ROTATION PLASTY PROSTHESES, A PROSTHETIST'S PERSPECTIVE

Eugene Banziger, CPO (c)


Introduction:

Patients who have become victims of Osteosarcoma and as a result had to undergo a rotation plasty procedure are not the majority of the amputee population. This procedure, however, needs to be performed for certain sarcomas of the lower limb. Due to the low number and distribution of those patients, only a limited number of Prosthetist's are exposed to this patient group, (there are less rotation plasty patients then prosthe-tists). This results in limited experience for individual practitioner unless he or she may has several clients of this type of. In the past, patients confronted with this disease required life saving surgeries like short above knee or hip disarticulation amputations. This procedure always limited the lifestyle considerably for those patients. Rotation Plasty procedures and the design of appropriate prosthetics will allow those patients to function the same or better then Below Knee Amputees. To assist I wish to share my thoughts and experiences with others who may attempt fittings currently or in the future.

This paper will outline the patient interview, assessment, fabrication methods, fitting issues, component selection, thought on visual appeal and other considerations.

Patient Interview:

Patient sitting, displaying 180-degree rotated right leg

This probably should be worded "Patient Family Interview". In order to obtain a treatment plan, which will result in a successful outcome, not just the patient*should to be interviewed. The family plays a vital part in the overall successful patient fitting process. All aspects and concerns of family members need to be addressed, such as school environment, activities, family concerns, appearance and functional aspect, component selection, and much more. They need to be informed of the limitations of function and cosmetic appearance; otherwise the outcome will be compromised. Always take the time to sit down, even in successive fittings, and listen carefully to all the concerns. Sometimes they are not always instantly presented and it is an art to see beyond the spoken word. But by following these rules a sense of trust can be developed and the clinician is on the way to a successful. treatment plan.

The Multidisciplinary Team:

In most of instances, especially with new patients who have recently undergone rotation plasty surgery, a multidisciplinary team is involved with the patient. The members of that team have usually had the chance to interact with the patient pre and post surgery and acquire a vast knowledge of the patient and the family prior to the prosthetists involvement. The physiotherapist, social worker, occupational therapist and the surgeon can be of valuable assistance at all times. These patients, particularly the pediatric ones, are usually followed in a clinic setting and the input from the clinic is essential to a positive outcome.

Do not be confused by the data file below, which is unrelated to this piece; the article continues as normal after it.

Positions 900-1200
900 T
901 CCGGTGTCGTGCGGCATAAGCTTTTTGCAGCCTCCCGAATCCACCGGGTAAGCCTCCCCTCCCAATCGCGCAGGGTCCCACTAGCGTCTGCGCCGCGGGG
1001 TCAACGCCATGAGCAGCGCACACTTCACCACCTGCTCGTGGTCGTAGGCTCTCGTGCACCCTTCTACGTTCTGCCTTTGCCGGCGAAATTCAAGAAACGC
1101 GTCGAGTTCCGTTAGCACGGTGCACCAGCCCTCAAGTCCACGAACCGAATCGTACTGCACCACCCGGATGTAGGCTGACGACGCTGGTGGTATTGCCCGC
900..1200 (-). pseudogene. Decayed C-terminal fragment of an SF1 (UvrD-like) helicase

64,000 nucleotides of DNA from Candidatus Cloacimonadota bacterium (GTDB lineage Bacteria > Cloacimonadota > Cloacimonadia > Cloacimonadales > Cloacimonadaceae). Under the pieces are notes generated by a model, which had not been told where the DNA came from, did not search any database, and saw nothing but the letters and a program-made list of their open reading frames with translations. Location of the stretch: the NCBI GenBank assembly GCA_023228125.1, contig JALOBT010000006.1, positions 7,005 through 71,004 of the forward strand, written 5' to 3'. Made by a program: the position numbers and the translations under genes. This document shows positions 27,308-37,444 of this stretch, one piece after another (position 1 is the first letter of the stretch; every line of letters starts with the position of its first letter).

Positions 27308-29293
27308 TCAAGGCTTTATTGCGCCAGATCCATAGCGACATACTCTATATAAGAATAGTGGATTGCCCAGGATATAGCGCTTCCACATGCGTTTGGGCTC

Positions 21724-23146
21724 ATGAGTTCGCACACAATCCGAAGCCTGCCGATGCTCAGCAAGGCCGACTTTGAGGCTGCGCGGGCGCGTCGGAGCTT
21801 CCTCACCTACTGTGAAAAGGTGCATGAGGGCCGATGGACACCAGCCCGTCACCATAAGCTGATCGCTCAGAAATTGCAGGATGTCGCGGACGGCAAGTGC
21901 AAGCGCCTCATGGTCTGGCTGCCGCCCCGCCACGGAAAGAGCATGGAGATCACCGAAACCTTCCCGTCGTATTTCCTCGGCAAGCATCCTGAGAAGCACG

Clinical Evaluation and Measurements:

Patient standing, right leg not touching the ground

Careful examination is fundamental. Range of motion measurements are essential for the subsequent alignment of the prosthesis. The clinical picture presents a lower limb with the foot rotated 180 degrees. Usually the tibia / fibula is attached to the femur at the level of the lesser trochanter, and the ankle joint acts as a knee joint. This allows keeping the main hip muscle system to stay intact. In some instances you may see the hip joint fused. Muscle strength and weight of the patient will determine the activity level and the subsequent component selection. Skin condition and scarring will direct prosthetic interface materials to be used and trimlines to be established. Range of motion in the Forefoot and the toes need to be checked. Measurements are taken longitudinal and circumferentional as needed. Taking a plaster negative mold is still the only way to acquire an exact positive reproduction of the residual limb.

I take my mold with the patient sitting with the edge of his buttock, ankle extended to the maximum. I apply a spandex type stumpsock to the patients leg to achieve some slight tissue compression / firmness. Plaster is applied over a strip of polyethylene. The plaster mold is cut open over the polyethylene strip with a knife and removed. The plaster mold is filled with Plaster of Paris, the mold subsequently removed and discarded. The result is a positive replication of the patient's leg with the foot ankle in a comfortable maximum extension.